Christmas Fuller Project

The Set List

By Brian Washburn

Christmas Fuller Project

ffw-0813-cfpBands all have their starting point. Some start as cover bands, others to get their artistic vision out there and some to simply make a living. But others, also sometimes begin as nothing more than a joke, like Northwest Arkansas’s Christmas Fuller Project.

The band, which formed in 2005 by high school friends, never intended to make a real statement on the local music scene. Hell, they even started by all playing guitar. But as the members have shown over the years (with some switching to different instruments), the Fayetteville music scene and the group’s new EP “The Green and Lonely,” Christmas Fuller Project is ready to begin being taken seriously, and with one listen to their new record, it’s hard not to.

The band, pianist Tyler Ceola, vocalist and guitarist Brandon George, drummer Cameron Heger and bassist Aaron Hopwood, offer a soft, melodic pop sound similar to that of Death Cab for Cutie, the Decemberists, the Arcade Fire and other artists currently reigning in the indie music genre.

While the EP does offer a solid sound (it’s the group’s first record from an actual studio), it does not range much from the indie scene or offer anything too new, which is not necessarily a down point to “Green and Lonely.”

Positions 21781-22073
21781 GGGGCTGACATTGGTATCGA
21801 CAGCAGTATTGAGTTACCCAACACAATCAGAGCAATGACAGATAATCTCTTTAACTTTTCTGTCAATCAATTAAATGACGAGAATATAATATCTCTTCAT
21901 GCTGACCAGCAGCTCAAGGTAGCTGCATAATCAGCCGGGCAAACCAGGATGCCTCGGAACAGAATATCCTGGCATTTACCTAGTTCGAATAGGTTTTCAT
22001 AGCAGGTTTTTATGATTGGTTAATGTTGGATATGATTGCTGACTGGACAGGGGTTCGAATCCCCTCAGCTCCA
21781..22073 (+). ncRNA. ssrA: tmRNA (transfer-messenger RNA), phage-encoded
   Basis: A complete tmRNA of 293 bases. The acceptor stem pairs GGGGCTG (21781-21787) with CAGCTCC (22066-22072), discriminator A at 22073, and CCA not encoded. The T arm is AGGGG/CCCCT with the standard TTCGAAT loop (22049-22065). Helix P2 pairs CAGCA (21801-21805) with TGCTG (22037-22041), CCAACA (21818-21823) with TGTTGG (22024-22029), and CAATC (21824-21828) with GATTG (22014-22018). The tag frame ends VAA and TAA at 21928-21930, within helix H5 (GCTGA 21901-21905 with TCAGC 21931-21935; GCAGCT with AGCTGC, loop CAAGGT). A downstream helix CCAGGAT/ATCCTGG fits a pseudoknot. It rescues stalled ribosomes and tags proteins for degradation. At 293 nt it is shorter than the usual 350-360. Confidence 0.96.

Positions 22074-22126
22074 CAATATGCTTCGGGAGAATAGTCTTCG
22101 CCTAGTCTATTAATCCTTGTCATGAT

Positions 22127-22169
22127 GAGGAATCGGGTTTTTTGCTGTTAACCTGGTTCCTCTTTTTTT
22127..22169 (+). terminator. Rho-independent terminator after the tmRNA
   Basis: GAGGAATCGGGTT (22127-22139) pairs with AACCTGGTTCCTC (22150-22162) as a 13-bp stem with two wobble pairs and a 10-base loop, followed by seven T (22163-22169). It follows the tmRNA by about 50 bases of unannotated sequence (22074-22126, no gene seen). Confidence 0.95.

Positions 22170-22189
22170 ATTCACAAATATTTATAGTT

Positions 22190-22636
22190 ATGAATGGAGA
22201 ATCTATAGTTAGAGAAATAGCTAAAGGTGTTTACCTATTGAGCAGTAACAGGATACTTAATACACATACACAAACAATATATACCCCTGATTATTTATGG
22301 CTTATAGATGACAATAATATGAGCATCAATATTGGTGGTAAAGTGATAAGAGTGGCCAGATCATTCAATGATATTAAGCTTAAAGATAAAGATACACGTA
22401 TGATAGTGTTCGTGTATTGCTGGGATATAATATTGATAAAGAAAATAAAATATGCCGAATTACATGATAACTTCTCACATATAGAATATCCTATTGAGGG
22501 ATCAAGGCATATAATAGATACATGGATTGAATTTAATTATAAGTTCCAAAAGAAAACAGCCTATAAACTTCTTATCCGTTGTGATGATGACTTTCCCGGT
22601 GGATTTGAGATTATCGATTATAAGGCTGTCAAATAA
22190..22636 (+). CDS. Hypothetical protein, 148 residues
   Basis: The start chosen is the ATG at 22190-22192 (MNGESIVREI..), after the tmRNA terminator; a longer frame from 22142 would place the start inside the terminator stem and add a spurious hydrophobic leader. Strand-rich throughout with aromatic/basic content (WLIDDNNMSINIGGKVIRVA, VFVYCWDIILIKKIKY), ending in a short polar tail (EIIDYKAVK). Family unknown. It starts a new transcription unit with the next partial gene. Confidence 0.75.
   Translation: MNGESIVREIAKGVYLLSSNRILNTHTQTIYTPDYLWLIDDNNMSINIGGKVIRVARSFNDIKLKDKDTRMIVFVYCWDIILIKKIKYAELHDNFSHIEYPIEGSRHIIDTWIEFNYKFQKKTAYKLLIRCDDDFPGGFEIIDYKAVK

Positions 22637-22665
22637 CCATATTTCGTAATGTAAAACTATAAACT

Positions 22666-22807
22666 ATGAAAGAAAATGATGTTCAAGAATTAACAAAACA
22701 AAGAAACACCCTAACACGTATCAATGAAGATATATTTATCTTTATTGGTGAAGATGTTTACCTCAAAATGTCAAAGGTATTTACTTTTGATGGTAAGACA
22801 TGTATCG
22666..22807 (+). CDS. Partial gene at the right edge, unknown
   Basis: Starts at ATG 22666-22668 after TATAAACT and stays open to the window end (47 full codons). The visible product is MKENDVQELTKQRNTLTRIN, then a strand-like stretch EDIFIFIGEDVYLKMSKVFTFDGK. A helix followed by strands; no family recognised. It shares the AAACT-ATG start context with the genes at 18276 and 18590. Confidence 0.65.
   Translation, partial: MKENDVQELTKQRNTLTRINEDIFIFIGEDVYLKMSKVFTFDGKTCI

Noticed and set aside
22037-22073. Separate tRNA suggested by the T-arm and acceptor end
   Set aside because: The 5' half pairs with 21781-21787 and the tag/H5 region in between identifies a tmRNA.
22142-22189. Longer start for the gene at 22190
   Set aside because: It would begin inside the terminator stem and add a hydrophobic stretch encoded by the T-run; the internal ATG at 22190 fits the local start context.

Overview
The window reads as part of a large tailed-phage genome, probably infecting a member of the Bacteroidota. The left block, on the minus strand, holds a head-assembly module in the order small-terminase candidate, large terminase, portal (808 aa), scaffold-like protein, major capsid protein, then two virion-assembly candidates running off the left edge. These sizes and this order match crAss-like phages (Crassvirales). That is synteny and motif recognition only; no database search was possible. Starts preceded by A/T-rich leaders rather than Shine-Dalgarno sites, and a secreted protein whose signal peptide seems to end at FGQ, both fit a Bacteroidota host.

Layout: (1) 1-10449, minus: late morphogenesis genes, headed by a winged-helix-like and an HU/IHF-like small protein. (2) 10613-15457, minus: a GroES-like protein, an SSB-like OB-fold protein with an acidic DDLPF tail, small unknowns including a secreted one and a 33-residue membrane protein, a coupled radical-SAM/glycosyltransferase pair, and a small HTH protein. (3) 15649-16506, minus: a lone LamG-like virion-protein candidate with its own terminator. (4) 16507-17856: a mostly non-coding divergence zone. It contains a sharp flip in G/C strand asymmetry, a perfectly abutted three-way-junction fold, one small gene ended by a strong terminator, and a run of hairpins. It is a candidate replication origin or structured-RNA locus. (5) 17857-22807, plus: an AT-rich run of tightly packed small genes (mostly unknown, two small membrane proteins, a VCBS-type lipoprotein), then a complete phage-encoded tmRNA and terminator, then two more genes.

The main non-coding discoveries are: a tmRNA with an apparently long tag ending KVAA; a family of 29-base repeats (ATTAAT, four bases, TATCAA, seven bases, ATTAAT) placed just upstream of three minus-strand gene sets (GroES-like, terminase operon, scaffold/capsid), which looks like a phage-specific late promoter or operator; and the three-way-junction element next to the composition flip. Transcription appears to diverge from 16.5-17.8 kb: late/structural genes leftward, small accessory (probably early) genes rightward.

George’s vocals on an initial listen can be compared directly to Death Cab frontman Ben Gibbard, which is a compliment. However, it is the band’s lyrics that sets them apart from the music scene’s indie darlings. Christmas Fuller Project touches on many personal subjects, but they also explore their faith and add in a Christian element that not many indie bands are doing these days.

“Lyrically, in terms of content, we pull a lot from our personal lives, our faiths and our hometown,” Heger said. “We are extremely proud of the songs themselves and feel like we were able to explore new ideas musically and lyrically (on Green and Lonely) that we maybe weren’t capable of exploring a year or two ago, as well as we did here.

“We really feel like “Green and Lonely” is a big step forward for us. It was our first time to record in a studio with professional equipment and I think the sound quality really testifies to that.”

Even though the two-time NAMA nominated band has started to take their music more seriously than they did in their initially launch back in high school, they still have some reservations about where they want the band to go. As for now, they seem pretty content playing to music lovers around Northwest Arkansas.

“We don’t really have any clearly-defined goals,” Heger said. “More than anything, we just want to keep writing and playing music that is interesting to us and that communicates well the things we’re passionate about.”

However, that does not mean the band will take any long breaks from the local scene. Christmas Fuller plans on spending the rest of 2009 playing around Fayetteville and possibly even Oklahoma and Texas. All of the members are committed to being in NWA until next summer, when they will re-evaluate their situation and make the best decisions for the future of the indie-rock band.

“Green and Lonely” might not divert much from other bands in the indie music scene, but it does testify that at least one band in Northwest Arkansas does have the quality and the songwriting abilities to get to the top of the indie rock scene. Who knows? Maybe in a couple of years Arkansas’s very own Christmas Fuller Project will be playing alongside Death Cab and the Decemberists on stages like Bonnaroo and Lollapalooza.

Categories: LIVE! In NWA